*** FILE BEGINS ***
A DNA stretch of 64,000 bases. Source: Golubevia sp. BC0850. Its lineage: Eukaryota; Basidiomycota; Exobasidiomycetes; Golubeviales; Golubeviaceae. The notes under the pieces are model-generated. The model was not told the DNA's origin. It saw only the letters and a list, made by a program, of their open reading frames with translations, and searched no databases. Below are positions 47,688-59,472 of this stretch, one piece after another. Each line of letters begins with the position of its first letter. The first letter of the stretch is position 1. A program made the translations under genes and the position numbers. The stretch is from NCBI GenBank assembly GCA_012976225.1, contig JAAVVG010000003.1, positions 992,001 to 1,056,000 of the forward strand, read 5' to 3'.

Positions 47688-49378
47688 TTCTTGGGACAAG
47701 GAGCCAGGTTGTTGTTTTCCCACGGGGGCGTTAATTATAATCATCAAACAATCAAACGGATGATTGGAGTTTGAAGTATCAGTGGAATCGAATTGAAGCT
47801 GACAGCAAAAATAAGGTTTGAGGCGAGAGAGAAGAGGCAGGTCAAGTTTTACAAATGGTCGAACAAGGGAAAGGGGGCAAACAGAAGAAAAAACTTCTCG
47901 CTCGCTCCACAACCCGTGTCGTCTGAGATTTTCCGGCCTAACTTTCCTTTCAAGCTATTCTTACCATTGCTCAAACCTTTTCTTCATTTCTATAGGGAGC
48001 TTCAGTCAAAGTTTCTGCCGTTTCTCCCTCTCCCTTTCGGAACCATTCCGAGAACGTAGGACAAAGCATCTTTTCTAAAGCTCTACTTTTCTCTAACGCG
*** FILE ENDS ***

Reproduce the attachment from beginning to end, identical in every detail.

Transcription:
A DNA stretch of 64,000 bases. Source: Golubevia sp. BC0850. Its lineage: Eukaryota; Basidiomycota; Exobasidiomycetes; Golubeviales; Golubeviaceae. The notes under the pieces are model-generated. The model was not told the DNA's origin. It saw only the letters and a list, made by a program, of their open reading frames with translations, and searched no databases. Below are positions 47,688-59,472 of this stretch, one piece after another. Each line of letters begins with the position of its first letter. The first letter of the stretch is position 1. A program made the translations under genes and the position numbers. The stretch is from NCBI GenBank assembly GCA_012976225.1, contig JAAVVG010000003.1, positions 992,001 to 1,056,000 of the forward strand, read 5' to 3'.

Positions 47688-49378
47688 TTCTTGGGACAAG
47701 GAGCCAGGTTGTTGTTTTCCCACGGGGGCGTTAATTATAATCATCAAACAATCAAACGGATGATTGGAGTTTGAAGTATCAGTGGAATCGAATTGAAGCT
47801 GACAGCAAAAATAAGGTTTGAGGCGAGAGAGAAGAGGCAGGTCAAGTTTTACAAATGGTCGAACAAGGGAAAGGGGGCAAACAGAAGAAAAAACTTCTCG
47901 CTCGCTCCACAACCCGTGTCGTCTGAGATTTTCCGGCCTAACTTTCCTTTCAAGCTATTCTTACCATTGCTCAAACCTTTTCTTCATTTCTATAGGGAGC
48001 TTCAGTCAAAGTTTCTGCCGTTTCTCCCTCTCCCTTTCGGAACCATTCCGAGAACGTAGGACAAAGCATCTTTTCTAAAGCTCTACTTTTCTCTAACGCG